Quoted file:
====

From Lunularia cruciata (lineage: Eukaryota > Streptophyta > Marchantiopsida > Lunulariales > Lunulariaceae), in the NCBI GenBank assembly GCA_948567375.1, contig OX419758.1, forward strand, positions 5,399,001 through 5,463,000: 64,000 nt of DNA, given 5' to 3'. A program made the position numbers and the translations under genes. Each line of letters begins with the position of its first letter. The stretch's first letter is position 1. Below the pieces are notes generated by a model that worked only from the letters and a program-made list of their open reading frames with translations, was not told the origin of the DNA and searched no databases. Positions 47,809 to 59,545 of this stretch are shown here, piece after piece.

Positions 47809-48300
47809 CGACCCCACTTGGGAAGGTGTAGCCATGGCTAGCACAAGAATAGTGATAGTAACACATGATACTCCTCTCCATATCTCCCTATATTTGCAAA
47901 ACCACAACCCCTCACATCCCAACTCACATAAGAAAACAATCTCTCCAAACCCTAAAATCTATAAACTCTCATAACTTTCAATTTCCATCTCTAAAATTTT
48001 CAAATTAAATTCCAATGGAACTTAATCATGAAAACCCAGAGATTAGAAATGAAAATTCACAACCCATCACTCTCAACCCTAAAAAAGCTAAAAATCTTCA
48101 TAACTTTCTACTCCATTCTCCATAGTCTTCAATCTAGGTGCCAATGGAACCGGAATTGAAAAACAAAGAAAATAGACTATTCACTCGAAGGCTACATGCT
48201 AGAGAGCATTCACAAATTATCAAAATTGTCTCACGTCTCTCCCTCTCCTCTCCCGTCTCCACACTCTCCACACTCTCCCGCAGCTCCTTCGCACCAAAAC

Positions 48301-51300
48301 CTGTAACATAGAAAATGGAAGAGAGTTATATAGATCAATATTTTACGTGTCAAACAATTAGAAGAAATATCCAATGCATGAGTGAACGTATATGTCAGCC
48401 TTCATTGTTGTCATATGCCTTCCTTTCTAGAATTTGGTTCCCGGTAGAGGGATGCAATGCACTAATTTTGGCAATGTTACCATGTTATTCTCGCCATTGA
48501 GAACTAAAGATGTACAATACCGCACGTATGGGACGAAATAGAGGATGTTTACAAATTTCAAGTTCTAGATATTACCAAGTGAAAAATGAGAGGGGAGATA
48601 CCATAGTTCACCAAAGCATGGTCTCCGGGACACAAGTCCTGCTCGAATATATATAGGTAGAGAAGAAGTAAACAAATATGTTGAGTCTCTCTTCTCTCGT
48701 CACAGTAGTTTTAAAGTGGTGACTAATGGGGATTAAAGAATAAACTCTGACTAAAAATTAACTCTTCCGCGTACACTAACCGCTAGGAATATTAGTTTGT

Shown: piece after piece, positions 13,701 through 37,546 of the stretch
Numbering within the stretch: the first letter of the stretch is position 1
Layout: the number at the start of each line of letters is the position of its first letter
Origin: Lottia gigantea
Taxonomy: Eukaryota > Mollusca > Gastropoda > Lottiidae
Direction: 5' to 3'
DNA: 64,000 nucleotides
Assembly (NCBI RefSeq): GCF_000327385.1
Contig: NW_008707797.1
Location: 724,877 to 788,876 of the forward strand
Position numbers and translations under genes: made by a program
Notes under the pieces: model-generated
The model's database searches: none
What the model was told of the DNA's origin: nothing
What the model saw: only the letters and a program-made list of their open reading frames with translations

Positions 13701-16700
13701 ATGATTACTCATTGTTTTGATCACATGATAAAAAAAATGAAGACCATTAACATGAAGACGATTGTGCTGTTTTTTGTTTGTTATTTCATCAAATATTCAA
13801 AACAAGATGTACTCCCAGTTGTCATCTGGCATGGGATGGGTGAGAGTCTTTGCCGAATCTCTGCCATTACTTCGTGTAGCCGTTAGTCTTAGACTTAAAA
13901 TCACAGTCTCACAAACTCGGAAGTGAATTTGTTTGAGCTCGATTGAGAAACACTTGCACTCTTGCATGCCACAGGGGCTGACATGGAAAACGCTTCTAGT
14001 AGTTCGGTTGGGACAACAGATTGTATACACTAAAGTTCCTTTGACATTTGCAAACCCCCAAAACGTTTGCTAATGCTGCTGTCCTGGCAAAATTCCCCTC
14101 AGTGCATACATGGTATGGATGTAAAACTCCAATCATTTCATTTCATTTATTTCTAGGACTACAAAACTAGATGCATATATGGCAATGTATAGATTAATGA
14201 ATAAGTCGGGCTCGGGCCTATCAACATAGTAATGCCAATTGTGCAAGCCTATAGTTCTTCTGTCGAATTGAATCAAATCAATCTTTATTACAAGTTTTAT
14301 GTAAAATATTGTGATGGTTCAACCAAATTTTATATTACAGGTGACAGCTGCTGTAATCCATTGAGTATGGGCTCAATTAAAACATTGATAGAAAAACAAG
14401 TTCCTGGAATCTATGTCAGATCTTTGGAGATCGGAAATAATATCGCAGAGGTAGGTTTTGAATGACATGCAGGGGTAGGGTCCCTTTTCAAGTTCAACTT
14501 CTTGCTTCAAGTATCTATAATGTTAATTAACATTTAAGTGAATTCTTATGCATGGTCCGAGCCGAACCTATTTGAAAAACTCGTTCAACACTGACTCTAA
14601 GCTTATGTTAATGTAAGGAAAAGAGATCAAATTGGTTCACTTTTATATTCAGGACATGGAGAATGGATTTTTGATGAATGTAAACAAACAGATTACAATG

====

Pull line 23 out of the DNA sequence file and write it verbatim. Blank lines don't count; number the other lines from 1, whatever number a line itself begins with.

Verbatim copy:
Location: 724,877 to 788,876 of the forward strand